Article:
• Medientyp: E-Artikel
  • Titel: Acute sedation-associated complications in GI endoscopy (ProSed 2 Study): results from the prospective multicentre electronic registry of sedation-associated complications
  • Beteiligte: Behrens, Angelika; Kreuzmayr, Anton; Manner, Hendrik; Koop, Herbert; Lorenz, Albrecht; Schaefer, Claus; Plauth, Mathais; Jetschmann, Jens-Uwe; von Tirpitz, Christian; Ewald, Marcus; Sackmann, Michael; Renner, Wanja; Krüger, Martin; Schwab, Dieter; Hoffmann, Werner; Engelke, Olaf; Pech, Oliver; Kullmann, Frank; Pampuch, Sonja; Lenfers, Berthold; Weickert, Uwe; Schilling, Dieter; Boehm, Stephan; Beckebaum, Susanne; [...]
  • Erschienen in: Gut
  • Erschienen: BMJ, 2019
  • Sprache: Englisch
  • DOI: 10.1136/gutjnl-2015-311037
  • ISSN: 0017-5749; 1468-3288
  • Schlagwörter: Gastroenterology
  • Zusammenfassung: <jats:sec><jats:title>Objectives</jats:title><jats:p>Sedation has been established for GI endoscopic procedures in most countries, but it is also associated with an added risk of complications. Reported complication rates are variable due to different study methodologies and often limited sample size.</jats:p></jats:sec><jats:sec><jats:title>Designs</jats:title><jats:p>Acute sedation-associated complications were prospectively recorded in an electronic endoscopy documentation in 39 study centres between December 2011 and August 2014 (median inclusion period 24 months). The sedation regimen was decided by each study centre.</jats:p></jats:sec><jats:sec><jats:title>Results</jats:title><jats:p>A total of 368 206 endoscopies was recorded; 11% without sedation. Propofol was the dominant drug used (62% only, 22.5% in combination with midazolam). Of the sedated patients, 38 (0.01%) suffered a major complication, and overall mortality was 0.005% (n=15); minor complications occurred in 0.3%. Multivariate analysis showed the following independent risk factors for all complications: American Society of Anesthesiologists class &gt;2 (OR 2.29) and type and duration of endoscopy. Of the sedation regimens, propofol monosedation had the lowest rate (OR 0.75) compared with midazolam (reference) and combinations (OR 1.0–1.5). Compared with primary care hospitals, tertiary referral centres had higher complication rates (OR 1.61). Notably, compared with sedation by a two-person endoscopy team (endoscopist/assistant; 53.5% of all procedures), adding another person for sedation (nurse, physician) was associated with higher complication rates (ORs 1.40–4.46), probably due to higher complexity of procedures not evident in the multivariate analysis.</jats:p></jats:sec><jats:sec><jats:title>Conclusions</jats:title><jats:p>This large multicentre registry study confirmed that severe acute sedation-related complications are rare during GI endoscopy with a very low mortality. The data are useful for planning risk factor-adapted sedation management to further prevent sedation-associated complications in selected patients.</jats:p></jats:sec><jats:sec><jats:title>Trial registration number</jats:title><jats:p>DRKS00007768; Pre-results.</jats:p></jats:sec>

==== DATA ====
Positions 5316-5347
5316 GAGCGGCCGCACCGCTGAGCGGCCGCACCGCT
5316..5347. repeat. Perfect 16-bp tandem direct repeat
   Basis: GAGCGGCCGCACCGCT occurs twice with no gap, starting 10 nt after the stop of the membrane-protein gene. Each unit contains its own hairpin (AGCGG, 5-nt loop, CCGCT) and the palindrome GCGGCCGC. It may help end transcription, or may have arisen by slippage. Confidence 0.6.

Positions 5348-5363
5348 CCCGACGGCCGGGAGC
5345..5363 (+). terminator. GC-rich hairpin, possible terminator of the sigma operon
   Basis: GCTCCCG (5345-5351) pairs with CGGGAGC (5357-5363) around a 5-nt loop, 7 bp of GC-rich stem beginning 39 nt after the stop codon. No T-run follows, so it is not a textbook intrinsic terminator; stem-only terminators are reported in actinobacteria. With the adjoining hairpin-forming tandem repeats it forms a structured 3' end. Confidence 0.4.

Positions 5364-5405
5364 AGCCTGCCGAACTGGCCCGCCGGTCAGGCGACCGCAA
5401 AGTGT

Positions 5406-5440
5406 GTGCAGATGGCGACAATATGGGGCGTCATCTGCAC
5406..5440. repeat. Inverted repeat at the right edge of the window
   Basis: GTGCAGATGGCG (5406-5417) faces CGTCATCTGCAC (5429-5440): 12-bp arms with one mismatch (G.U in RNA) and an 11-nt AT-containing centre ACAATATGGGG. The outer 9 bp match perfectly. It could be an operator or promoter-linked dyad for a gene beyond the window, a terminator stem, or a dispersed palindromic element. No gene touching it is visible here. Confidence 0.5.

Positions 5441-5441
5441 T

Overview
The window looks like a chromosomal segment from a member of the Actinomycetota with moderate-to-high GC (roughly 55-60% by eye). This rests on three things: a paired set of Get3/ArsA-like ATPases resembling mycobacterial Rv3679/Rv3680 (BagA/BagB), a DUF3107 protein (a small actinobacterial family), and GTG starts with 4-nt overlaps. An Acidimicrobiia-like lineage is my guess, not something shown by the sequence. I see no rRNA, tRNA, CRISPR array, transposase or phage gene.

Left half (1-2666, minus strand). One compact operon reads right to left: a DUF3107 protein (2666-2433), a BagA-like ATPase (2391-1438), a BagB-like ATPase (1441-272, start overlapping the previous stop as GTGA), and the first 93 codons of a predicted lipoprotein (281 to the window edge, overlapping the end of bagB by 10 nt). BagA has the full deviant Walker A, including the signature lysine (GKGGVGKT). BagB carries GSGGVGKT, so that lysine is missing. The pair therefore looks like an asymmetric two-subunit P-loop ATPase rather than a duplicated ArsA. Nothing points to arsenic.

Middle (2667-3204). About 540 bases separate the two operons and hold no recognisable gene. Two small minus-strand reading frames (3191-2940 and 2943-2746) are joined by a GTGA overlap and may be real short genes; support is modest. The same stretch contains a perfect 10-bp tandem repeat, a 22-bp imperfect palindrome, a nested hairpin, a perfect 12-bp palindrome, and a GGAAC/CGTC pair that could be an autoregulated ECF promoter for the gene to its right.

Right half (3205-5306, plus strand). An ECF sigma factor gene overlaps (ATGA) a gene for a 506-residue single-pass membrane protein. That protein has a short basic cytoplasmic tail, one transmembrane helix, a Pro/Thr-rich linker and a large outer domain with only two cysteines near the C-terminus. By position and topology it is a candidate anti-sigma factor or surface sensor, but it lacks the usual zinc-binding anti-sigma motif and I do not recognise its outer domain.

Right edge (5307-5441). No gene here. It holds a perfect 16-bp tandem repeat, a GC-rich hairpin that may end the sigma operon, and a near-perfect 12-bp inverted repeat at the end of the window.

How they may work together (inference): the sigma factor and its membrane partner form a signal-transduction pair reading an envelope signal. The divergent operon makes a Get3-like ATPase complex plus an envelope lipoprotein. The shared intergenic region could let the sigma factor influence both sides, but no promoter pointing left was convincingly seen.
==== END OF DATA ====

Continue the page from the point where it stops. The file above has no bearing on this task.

• Beschreibung: <jats:sec><jats:title>Objectives</jats:title><jats:p>Sedation has been established for GI endoscopic procedures in most countries, but it is also associated with an added risk of complications. Reported complication rates are variable due to different study methodologies and often limited sample size.</jats:p></jats:sec><jats:sec><jats:title>Designs</jats:title><jats:p>Acute sedation-associated complications were prospectively recorded in an electronic endoscopy documentation in 39 study centres between December 2011 and August 2014 (median inclusion period 24 months). The sedation regimen was decided by each study centre.</jats:p></jats:sec><jats:sec><jats:title>Results</jats:title><jats:p>A total of 368 206 endoscopies was recorded; 11% without sedation. Propofol was the dominant drug used (62% only, 22.5% in combination with midazolam). Of the sedated patients, 38 (0.01%) suffered a major complication, and overall mortality was 0.005% (n=15); minor complications occurred in 0.3%. Multivariate analysis showed the following independent risk factors for all complications: American Society of Anesthesiologists class &gt;2 (OR 2.29) and type and duration of endoscopy. Of the sedation regimens, propofol monosedation had the lowest rate (OR 0.75) compared with midazolam (reference) and combinations (OR 1.0–1.5). Compared with primary care hospitals, tertiary referral centres had higher complication rates (OR 1.61). Notably, compared with sedation by a two-person endoscopy team (endoscopist/assistant; 53.5% of all procedures), adding another person for sedation (nurse, physician) was associated with higher complication rates (ORs 1.40–4.46), probably due to higher complexity of procedures not evident in the multivariate analysis.</jats:p></jats:sec><jats:sec><jats:title>Conclusions</jats:title><jats:p>This large multicentre registry study confirmed that severe acute sedation-related complications are rare during GI endoscopy with a very low mortality. The data are useful for planning risk factor-adapted sedation management to further prevent sedation-associated complications in selected patients.</jats:p></jats:sec><jats:sec><jats:title>Trial registration number</jats:title><jats:p>DRKS00007768; Pre-results.</jats:p></jats:sec>
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